Meet Sweden’s Tomas Tranströmer

Today is the 88th birthday of Tomas Tranströmer.

Tranströmer was one of Sweden’s leading poets of his generation and in 2011  he was awarded the Nobel Prize in Literature.

Born in Stockholm in 1931, Tranströmer was raised by his mother Helmy, a schoolteacher, following her divorce from his father, Gösta Tranströmer, an editor. As a teenager, Tranströmer cultivated artistic interests. Music became essential to him; he began to play the piano, soon he started writing poetry. His first poems were published in student magazines during the late 1940s  and his first collection of poems, 17 Poems, was published in 1954.

With the publication of 17 Poems, Tranströmer was considered the leading Swedish poet of his generation. Tranströmer  graduated in 1956 from Stockholm University, as a psychologist with additional studies in history, religion and literature. From 1960 and 1966, Tranströmer split his time between working as a psychologist at the Roxtuna center for juvenile offenders and writing poetry.

In 1990 Tranströmer suffered a stroke that paralyzed his right side. He almost entirely lost his ability to speak. Since then, writing has taken him longer, although he has published some poetry collections and a memoir, Minnena ser mig, 1993 (Memories Look at Me, 2011). Tranströmer died in 2015 at the age of 84.

Raul da Gama. a musician based in Canada, had these poetic words to say about Tranströmer in his review of Bright Scythe – Selected Poems by Tomas Tranströmer Translated by Patty Crane:

Tranströmer is a poet as well as a pianist of grassroots Sweden. His lens describes its world in deeply natural terms. Pink skies, wet grass the elemental darkness and the vivid light of its northern sky. His poetry is redolent of ‘the rhythm of the seasons, and the palpable, atmospheric beauty of nature’. Tomas Tranströmer inherits the wind and like its wispy and visceral energy, he too becomes something elemental, yet not only of all that is Swedish, but all that is human nature as well. He moves, almost secretly into the nooks and crannies of human existence, as formless as the soul, feels it’s (humanity’s) quintessence palpably. His work becomes something magical to experience.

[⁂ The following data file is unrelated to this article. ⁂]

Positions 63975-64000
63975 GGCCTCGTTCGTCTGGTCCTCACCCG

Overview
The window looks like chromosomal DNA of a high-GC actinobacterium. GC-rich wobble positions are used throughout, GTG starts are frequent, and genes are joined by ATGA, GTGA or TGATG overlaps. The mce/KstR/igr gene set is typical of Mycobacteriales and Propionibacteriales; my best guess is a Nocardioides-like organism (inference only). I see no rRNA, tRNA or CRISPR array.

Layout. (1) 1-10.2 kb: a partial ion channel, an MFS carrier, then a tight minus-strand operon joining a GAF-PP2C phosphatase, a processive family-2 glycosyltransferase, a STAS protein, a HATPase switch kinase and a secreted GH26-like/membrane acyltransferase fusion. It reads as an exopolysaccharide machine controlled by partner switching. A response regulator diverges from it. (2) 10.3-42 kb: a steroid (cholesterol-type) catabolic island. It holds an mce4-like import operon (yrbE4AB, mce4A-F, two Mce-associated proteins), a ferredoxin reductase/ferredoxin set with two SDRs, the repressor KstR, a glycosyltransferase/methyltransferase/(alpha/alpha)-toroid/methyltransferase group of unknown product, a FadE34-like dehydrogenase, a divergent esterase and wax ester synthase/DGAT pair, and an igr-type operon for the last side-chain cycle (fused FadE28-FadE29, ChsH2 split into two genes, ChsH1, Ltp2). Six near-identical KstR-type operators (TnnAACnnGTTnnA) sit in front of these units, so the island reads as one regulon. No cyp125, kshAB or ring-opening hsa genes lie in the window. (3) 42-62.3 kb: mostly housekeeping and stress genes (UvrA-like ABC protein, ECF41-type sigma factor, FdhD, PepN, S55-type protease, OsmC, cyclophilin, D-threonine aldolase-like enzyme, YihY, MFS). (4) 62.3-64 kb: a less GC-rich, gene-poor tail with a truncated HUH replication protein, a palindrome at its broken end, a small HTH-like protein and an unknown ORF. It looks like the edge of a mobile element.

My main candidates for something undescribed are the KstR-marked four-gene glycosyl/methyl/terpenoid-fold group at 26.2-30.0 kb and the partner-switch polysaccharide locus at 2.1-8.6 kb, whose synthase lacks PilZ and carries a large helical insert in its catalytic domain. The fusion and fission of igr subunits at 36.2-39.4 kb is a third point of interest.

Minnesota Connection

The book Airmail is a collection of letters written between Tranströmer and Minnesota poet Robert Bly. According to the Hennepin County Library website:

One day in spring 1964, the young American poet Robert Bly left his rural farmhouse and drove 150 miles to the University of Minnesota library in Minneapolis to obtain the latest book by the young Swedish poet Tomas Tranströmer. When Bly returned home that evening with a copy of Tranströmer’s The Half-Finished Heaven, he found a letter waiting for him from its author.

With this remarkable coincidence as its beginning, what followed was a vibrant correspondence between two poets who would become essential contributors to global literature. Airmail collects more than 290 letters, written from 1964 until 1990, when Tranströmer suffered a stroke that has left him partially paralyzed and diminished his capacity to write.

Across their correspondence, the two poets are profoundly engaged with each other and with the larger world: the Vietnam War, European and American elections, and the struggles of affording a life as a writer. Airmail also illuminates the work of translation as Bly began to render Tranströmer’s poetry into English and Tranströmer began to translate Bly’s poetry into Swedish. Their collaboration quickly turned into a friendship that has lasted fifty years.

The Words of Tomas Tranströmer

Sometimes my life opened its eyes in the dark
a feeling as if crowds moved through the streets
in blindness and angst on the way to a miracle,
while I, invisible, remain standing still

Like the child who falls asleep afraid
listening to his heart’s steps.
Long, long, until morning slips its rays in the locks
and the doors of darkness open.

From his poem Kyrie

We always feel younger than we are. I carry inside myself my earlier faces, as a tree contains its rings. The sum of them is me. The mirror sees only my latest face, while I know all my previous ones.

I am carried in my shadow like a violin in its black case

Tomas Tranströmer  (2011). “The Great Enigma: New Collected Poems”, p.249, New Directions Publishing

In the middle of life, death comes to take your measurements. The visit is forgotten and life goes on. But the suit is being sewn on the sly.

Tomas Tranströmer (2014). “The Deleted World: Poems”, p.31, Macmillan

To learn more about Tomas Tranströmer go to these sources for this blog post:

The Poetry Foundation

The Nobel Prize